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Fearing lest while setting forth to you the value of religious wisdom, I should by the use of so general an expression, have exposed you to the danger of entertaining but an uncertain and indistinct idea of that which I really intended, I have thought it right thus briefly to remind you, that your religion is Christianity, and what the most distinguished features of that religion are.

This, my brethren, is the religion," the beginning of knowledge;" the first and highest wisdom, which I exhort you as Christians to cultivate. All other knowledge, all other acquirements without it, will one day be found to be but "vanity and vexation of spirit;" but this will comfort and sustain you in all the trials which befall you in this troublesome world, and will lead you on, by the guidance of a lively faith and cheerful hope, till you arrive at that last hour, which shall set you free from the pains and anxieties of life, and disclose to you the entrance into that blessed abode, where you shall for ever participate in the glory and happiness of the Redeemer, whose "cross you have borne daily" upon the earth.



LUKE xvi. 22, 23.

And it came to pass that the beggar died, and was carried by the angels into Abraham's bosom ;—the rich man also died and was buried;

And in hell he lift up his eyes, being in torments, and seeth Abraham afar off, and Lazarus in his bosom.

AND are these then to be the respective conditions of the rich and the poor in a future world? What! are all the luxuries and pleasures and enjoyments of the wealthy to terminate in the pains and torments of hell, and the privations and distresses and diseases of the indigent to be exchanged for the fulness of joy, the repose, the satisfaction, the glory of heaven? Does so dreadful a reverse await the possessors of this world's short-lived happiness, so delightful a re

compense the sufferers under the light affliction of this momentary existence? Is it with so dismal a prospect before their eyes, that the seemingly favoured of the earth clothe themselves in their purple and fine linen, and sit down to feast at their sumptuous board; and with so cheering a hope that the outcast and wretched among men toil or beg for their, coarse garments and their scanty meals? Are earthly abundance and earthly destitutions both alike of so very brief endurance, -both alike to be repaid with such opposite conditions in eternity? Is the lordly reveller to be reduced to so abject a state, the humble supplicant at his door to be so highly exalted, that he, who was formerly petitioned for the mere wasted crumbs that fell from his loaded table, shall implore but so small a gift as a drop of water to cool his parched and thirsty tongue, and implore it of the very beggar whom he spurned, and implore it for ever without obtaining even that slight relief?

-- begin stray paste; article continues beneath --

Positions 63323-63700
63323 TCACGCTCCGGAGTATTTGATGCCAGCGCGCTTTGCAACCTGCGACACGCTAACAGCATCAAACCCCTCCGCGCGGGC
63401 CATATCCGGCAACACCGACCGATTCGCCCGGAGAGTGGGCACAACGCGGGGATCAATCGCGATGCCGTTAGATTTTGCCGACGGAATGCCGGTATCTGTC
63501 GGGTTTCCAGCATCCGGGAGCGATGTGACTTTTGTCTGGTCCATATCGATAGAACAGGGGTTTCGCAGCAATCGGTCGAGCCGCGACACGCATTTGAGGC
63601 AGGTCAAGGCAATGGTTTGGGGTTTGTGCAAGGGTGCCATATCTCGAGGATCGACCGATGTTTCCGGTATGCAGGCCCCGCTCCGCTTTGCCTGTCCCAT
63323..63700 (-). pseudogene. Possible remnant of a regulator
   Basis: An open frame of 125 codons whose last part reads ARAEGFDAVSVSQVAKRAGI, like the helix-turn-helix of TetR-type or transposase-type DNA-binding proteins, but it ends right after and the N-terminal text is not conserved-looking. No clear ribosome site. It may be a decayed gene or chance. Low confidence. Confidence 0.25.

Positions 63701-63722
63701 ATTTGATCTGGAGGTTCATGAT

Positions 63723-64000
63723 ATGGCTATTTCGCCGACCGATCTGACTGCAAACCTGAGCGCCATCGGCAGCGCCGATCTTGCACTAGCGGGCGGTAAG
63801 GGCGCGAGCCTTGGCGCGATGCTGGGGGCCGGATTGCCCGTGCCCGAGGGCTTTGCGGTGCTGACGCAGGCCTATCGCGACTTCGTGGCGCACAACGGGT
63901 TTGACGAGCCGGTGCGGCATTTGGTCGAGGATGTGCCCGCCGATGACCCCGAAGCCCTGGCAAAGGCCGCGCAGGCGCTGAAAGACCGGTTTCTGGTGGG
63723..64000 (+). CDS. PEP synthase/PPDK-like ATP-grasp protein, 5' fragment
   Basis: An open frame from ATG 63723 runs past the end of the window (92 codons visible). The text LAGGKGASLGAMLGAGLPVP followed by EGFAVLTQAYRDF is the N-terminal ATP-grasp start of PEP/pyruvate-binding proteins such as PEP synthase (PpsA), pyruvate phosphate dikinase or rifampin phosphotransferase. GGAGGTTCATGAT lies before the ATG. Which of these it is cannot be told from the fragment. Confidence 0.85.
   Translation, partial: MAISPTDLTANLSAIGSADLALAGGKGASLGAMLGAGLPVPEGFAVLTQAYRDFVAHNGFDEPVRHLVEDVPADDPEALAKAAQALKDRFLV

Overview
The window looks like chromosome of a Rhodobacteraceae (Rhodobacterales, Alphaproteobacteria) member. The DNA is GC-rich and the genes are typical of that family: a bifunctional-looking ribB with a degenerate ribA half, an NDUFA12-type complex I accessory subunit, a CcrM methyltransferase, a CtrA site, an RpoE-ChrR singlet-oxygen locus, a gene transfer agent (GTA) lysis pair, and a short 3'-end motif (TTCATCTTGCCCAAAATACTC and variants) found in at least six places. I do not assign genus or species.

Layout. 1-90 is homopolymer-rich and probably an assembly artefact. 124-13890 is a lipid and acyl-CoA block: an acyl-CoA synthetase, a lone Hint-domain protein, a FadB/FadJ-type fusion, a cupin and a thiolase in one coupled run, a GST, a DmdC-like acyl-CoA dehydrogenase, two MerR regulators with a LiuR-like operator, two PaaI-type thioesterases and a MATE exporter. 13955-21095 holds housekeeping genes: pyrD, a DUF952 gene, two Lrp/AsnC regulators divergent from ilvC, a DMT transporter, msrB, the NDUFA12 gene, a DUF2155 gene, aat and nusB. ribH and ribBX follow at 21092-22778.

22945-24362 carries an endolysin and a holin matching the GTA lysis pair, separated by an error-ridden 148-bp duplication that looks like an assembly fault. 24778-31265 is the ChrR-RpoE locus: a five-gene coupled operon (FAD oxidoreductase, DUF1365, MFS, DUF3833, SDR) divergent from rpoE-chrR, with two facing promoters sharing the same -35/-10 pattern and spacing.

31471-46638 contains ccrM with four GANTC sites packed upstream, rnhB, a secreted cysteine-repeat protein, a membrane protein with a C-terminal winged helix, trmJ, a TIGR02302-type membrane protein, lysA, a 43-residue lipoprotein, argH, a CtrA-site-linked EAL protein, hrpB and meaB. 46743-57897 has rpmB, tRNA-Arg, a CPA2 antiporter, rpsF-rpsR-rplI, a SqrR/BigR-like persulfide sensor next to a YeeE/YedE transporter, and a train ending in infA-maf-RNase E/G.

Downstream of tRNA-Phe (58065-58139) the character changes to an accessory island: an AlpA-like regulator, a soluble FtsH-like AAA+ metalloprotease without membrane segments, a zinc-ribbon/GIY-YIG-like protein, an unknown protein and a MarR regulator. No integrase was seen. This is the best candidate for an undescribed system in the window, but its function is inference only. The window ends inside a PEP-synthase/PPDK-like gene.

If this be indeed the truth, who then would be rich? Who would aspire after what are falsely called earthly advantages? Who would be cursed with the enjoyments of the world? Who would be cumbered with possessions, held only upon the condition of eternal ruin? Who would not rather prefer the most abject poverty,

the deepest affliction, the most desolate helplessness? Who would not, in that case, most cordially and sincerely exclaim with our blessed Saviour, "Blessed be ye poor! blessed be ye that hunger now! blessed be ye that weep now!""but woe unto you that are rich! woe unto you that are full! woe unto you that laugh now!"

But I do not intend to exaggerate, or to falsify the word of God; I do not wish to excite unfounded apprehensions in the rich, or undue confidence in the poor, as if happiness or misery in the world to come were the certain and inevitable consequences, the one of want, the other of wealth in this life;-as if heaven and hell were necessarily attached to the opposite extremes of external circumstances, in which it has pleased God to place men in this temporary theatre. I have no design to overstep the exact truth, which is simply this, that the offer of salvation is made to all mankind alike, without respect of persons, or distinction of classes; that in the distribution of God's favours, and in the awarding of God's punishments hereafter, there will be none of those questions, which so often determine men in their unjust preference, or rejection of their fellowcreatures, viz. as to the rank and quality and riches of individuals; but that all, high and low, great and little, rich and poor, stand in precisely


the same relation to God; that all are alike the objects of his love, that all alike should be the servants of his will, that all alike are encouraged with the same hopes, all alike threatened with the same fears, all alike, without exclusion or discrimination, included in the same gospel terms of redemption.

Here then, my brethren, is a fact, which at once exposes and condemns those two great errors which characterize respectively the two grand classes into which mankind may be divided. The errors I allude to are satisfaction with earthly prosperity, and discontent at earthly adversity. Here is a fact which annihilates at once the importance of the distinctions, from which those opposite feelings originate, and places all the world upon a level.

For of what real consequence is it whether worldly advantages be granted or denied? I see here assembled a congregation, composed of persons, on some of whom they are largely bestowed, from others almost wholly withheld. I see some on whom are showered all the comforts and conveniences and luxuries of life, without any labour or exertion of their own; others, who with all their toil, can scarcely procure the necessaries of existence, and who seem to be more the genuine descendants of that first sinner, on whom the

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